The Southwestern Historical Quarterly, Volume 91, July 1987 - April, 1988 Page: 404
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Southwestern Historical Quarterly
sciousness by the media of popular culture. Visual evidence is particu-
larly important in studying the divergence of these three landscapes,
which began almost immediately after the conclusion of the famous
battle. In 1836 the physical landscape of the Alamo covered an ap-
proximately three-acre tract on the outskirts of San Antonio de Bexar.
Today that same site lies in the heart of downtown, with the Alamo
Plaza, Cenotaph, and part of the Federal Building occupying what was
once the main compound, where much of the hand-to-hand fighting
took place. The storefronts of Alamo Street mark the site of the old
west wall and its attached Indian dwellings. Most of the present-day
grounds, extending to the east of the church, were not part of the origi-
nal mission compound.
The metamorphosis of the physical landscape from the historic to
the modern began with the damage inflicted by the battle itself and ac-
celerated only a few weeks later, when retreating Mexican forces set
fires to destroy any remaining defenses. The following decade, U.S.
Army troops occupied the partially abandoned ruins and renovated
several buildings, including the church and the two-story main build-
ing, or convento. The most memorable of the army's renovations was
the addition, about 1850, of a roof and curved parapet to the old
church, thus transforming the unfinished and half-ruined citadel of
the Revolution. Functionally, the old church became a secular building,
engulfed by the army's bustling supply depot. As one visitor lamented,
"Its wall is overthrown and removed, its dormitories are piled with mili-
tary stores, its battle-scarred front has been revamped and repainted,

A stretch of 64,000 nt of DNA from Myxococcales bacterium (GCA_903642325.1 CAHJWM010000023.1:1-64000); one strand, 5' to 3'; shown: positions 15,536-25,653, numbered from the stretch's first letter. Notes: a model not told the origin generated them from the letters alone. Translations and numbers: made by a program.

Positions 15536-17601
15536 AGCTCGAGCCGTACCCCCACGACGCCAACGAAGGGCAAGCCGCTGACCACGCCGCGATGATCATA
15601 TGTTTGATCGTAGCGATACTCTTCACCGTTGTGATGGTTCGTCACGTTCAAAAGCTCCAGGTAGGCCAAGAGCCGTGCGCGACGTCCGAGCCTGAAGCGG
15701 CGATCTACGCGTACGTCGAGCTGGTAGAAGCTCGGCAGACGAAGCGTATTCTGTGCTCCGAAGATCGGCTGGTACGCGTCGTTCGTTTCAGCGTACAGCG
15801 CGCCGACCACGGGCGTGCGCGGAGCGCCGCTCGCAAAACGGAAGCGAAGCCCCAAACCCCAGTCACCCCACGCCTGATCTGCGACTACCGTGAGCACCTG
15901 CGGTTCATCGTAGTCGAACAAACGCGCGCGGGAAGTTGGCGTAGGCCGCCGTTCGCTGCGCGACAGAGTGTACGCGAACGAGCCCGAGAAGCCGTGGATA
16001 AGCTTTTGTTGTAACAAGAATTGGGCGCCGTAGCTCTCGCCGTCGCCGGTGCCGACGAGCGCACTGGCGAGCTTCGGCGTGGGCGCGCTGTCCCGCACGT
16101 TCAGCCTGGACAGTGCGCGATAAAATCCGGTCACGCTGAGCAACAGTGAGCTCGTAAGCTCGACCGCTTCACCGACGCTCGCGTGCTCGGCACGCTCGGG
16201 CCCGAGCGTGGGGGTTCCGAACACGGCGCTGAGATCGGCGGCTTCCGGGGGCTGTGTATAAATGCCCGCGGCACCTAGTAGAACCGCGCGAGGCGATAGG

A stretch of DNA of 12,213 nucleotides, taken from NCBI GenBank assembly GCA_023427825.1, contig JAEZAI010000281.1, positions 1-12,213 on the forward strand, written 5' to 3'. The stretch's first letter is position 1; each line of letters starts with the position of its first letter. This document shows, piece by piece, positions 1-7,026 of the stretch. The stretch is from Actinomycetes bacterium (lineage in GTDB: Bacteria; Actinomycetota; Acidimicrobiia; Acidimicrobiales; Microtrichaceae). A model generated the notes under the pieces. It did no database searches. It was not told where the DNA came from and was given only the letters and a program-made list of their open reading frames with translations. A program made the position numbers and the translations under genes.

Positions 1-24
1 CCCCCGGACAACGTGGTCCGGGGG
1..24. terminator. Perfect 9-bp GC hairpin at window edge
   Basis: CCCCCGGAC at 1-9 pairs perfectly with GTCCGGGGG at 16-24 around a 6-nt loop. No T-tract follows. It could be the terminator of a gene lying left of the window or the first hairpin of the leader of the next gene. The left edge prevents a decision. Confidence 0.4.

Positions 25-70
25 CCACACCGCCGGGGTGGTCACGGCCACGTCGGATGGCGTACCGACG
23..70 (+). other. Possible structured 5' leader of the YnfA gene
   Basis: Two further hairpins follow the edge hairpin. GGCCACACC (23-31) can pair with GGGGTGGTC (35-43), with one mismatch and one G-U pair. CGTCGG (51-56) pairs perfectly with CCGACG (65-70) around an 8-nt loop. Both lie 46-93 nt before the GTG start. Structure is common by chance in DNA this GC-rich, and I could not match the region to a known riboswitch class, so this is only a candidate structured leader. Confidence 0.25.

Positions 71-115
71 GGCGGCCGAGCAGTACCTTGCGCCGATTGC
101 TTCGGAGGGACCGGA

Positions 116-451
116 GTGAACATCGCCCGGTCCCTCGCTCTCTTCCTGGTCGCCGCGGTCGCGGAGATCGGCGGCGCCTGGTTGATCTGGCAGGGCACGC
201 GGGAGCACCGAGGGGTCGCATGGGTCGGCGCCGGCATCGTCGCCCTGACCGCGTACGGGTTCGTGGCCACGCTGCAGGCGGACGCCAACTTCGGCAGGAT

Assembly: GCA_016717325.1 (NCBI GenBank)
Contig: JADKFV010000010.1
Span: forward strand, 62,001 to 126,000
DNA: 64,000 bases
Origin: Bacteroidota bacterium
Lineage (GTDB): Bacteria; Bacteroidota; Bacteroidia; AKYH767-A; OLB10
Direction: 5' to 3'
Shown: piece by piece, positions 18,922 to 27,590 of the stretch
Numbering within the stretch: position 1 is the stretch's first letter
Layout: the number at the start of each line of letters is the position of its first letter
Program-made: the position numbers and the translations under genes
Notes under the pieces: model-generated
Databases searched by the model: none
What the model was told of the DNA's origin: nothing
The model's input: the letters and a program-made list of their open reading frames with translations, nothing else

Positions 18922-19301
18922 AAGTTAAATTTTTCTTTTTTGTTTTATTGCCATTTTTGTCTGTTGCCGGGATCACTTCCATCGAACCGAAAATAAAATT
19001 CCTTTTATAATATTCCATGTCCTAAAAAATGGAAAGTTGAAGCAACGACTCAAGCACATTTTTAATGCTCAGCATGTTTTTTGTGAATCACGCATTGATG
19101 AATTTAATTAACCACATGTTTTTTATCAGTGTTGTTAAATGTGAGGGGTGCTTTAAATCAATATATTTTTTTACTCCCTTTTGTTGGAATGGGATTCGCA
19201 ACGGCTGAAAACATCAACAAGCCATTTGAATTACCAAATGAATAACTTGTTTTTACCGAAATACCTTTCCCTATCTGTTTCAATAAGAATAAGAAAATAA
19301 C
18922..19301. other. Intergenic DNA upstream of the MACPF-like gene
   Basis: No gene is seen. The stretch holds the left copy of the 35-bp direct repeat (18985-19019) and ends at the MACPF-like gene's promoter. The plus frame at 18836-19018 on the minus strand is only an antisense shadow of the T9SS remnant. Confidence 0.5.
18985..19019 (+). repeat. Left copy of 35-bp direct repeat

and market carts roll to and fro on the spot where the flames ascended
... over the funeral pyre of heroes."'
Although design sources, contractors, and other aspects of the para-
pet's construction remain tantalizingly obscure, there can be no ques-
tion that this addition had important symbolic effects, visually trans-
forming the old church into a distinctive architectural composition.
Significantly, the army's mid-nineteenth-century parapet was quickly
adopted into popular imagery of the Alamo, appearing after the 187os
in many illustrations of the battle. The parapet, quickly and easily rec-
ognizable, served to identify the fighting without the need for addi-
tional visual cues, such as uniforms or flags. By 1905, when the Daugh-
ters of the Republic of Texas acquired permanent custody of both
'Harriet P. Spoflord, "San Antonio de Bexar," Harper's New Monthly Magazmne, LV (Nov.,
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Texas State Historical Association. The Southwestern Historical Quarterly, Volume 91, July 1987 - April, 1988, periodical, 1987/1988; Austin, Texas. (texashistory.unt.edu/ark:/67531/metapth101211/m1/476/: accessed November 21, 2017), University of North Texas Libraries, The Portal to Texas History, texashistory.unt.edu; crediting Texas State Historical Association.